Karen Shephard was described as the homecoming queen who seemed to hold so much promise in high school and turned out to be a waitress at Denny’s. She had passed on college to stay behind and marry her childhood sweetheart. But the day before her wedding, she found the groom in bed with the maid of honor. She was described as na´ve, yet jaded, having been scarred by the circumstances of her life.
Then, there was Jessica Porter. She was the one that seemed to have everything together. She had attended college at UNC in Chapel Hill and then moved back to Deatsville to be close to her sick grandmother. The girl had taken a two-year hiatus from school before starting back at Hilliard University with the intention of getting her masters degree in Literature. She didn’t really date, didn’t seem to have any time for men period. Although she had been in a few scattered relationships here and there, all she had insisted stay platonic.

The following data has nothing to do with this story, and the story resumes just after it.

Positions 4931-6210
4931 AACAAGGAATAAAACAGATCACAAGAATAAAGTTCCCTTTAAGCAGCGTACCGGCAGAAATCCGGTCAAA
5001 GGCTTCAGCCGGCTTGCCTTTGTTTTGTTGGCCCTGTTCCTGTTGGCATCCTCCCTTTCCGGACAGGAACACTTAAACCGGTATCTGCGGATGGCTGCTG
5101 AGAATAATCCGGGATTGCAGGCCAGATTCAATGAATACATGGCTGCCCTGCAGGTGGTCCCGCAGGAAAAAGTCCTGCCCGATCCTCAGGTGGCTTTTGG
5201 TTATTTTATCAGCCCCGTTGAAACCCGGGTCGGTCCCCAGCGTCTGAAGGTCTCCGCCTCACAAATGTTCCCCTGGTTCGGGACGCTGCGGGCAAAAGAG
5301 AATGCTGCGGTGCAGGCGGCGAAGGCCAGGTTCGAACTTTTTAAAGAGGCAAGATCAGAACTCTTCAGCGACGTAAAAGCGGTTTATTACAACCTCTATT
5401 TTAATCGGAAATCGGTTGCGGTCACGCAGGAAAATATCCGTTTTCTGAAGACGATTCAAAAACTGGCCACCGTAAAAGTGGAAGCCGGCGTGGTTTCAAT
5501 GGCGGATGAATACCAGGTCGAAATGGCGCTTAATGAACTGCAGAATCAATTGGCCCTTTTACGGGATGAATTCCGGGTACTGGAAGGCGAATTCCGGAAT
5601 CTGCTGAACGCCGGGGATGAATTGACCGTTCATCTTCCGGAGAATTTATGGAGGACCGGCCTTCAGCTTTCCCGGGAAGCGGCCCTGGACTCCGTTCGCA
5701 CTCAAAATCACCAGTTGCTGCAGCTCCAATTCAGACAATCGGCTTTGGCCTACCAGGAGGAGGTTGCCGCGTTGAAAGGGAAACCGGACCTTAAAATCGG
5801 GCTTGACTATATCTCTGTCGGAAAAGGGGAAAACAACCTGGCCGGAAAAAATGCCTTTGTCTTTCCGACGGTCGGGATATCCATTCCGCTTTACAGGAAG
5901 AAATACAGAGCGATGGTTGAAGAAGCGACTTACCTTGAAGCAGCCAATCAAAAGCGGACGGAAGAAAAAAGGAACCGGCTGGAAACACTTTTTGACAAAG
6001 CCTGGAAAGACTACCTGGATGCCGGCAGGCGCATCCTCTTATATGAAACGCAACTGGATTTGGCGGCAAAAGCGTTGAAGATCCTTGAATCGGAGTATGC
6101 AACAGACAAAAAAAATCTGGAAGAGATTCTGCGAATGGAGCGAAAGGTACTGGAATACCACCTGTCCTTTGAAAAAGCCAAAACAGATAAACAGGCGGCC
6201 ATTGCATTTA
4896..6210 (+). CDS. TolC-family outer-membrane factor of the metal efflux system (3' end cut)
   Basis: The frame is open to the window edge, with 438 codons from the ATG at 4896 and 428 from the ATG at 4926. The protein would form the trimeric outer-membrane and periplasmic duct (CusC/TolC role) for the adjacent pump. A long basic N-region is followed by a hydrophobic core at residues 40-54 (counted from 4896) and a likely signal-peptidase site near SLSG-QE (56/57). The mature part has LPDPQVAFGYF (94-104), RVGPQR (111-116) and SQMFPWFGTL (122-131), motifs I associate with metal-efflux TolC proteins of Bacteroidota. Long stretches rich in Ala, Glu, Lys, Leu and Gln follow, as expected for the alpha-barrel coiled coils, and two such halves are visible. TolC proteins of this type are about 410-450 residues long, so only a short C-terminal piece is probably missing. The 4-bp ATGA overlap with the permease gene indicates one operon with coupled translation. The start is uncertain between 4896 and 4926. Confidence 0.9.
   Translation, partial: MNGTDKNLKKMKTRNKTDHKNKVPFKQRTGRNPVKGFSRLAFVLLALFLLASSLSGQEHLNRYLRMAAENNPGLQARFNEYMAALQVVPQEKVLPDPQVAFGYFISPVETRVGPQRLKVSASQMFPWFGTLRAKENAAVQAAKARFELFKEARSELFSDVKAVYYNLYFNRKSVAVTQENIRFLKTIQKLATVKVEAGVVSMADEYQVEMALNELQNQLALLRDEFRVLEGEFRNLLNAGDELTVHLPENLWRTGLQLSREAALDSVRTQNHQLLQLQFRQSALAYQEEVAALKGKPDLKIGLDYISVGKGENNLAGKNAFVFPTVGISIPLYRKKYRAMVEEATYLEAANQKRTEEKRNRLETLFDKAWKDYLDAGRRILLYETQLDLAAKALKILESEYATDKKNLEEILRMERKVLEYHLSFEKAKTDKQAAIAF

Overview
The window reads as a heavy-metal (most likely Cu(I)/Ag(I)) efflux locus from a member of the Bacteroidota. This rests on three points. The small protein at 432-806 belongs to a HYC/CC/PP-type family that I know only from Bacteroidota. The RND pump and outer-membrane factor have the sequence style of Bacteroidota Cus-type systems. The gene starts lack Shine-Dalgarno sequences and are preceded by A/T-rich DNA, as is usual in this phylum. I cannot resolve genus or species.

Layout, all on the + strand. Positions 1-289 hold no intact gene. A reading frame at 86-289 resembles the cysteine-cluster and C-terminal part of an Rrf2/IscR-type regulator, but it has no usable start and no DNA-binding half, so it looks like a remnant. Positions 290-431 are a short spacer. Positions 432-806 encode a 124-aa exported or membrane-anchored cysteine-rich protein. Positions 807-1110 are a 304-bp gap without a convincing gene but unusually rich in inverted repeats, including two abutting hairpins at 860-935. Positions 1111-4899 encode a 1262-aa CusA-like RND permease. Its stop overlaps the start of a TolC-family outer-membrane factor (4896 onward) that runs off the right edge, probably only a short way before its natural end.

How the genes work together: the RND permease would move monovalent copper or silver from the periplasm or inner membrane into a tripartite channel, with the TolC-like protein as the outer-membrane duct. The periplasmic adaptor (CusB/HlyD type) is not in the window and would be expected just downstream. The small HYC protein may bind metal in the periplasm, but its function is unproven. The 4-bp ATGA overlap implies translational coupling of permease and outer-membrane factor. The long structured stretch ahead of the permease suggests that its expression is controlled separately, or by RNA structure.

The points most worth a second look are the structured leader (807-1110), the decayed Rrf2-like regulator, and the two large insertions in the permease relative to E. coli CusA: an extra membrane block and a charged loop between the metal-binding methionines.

All four women had gone to high school together, had been really close growing up. Despite their differences, they had remained close over the years and after Eugenia Wolfe’s last stroke and her voluntary admittance to Stoneybrook Manor, Jessica had asked the three girls to move into the house with her, pay her minimal rent in order to take care of the overwhelming bills that continuously piled up.
Leaning forward, Nathan reached for the remote control and clicked on the television, hitting the play button for the VCR. With his arms resting on his thighs, he watched the video again, probably for the hundredth time.
He needed to get into the lives of these four women, delve into their unknown world. Nathan knew that would be the only way he could put even the smallest dent in solving their mystery.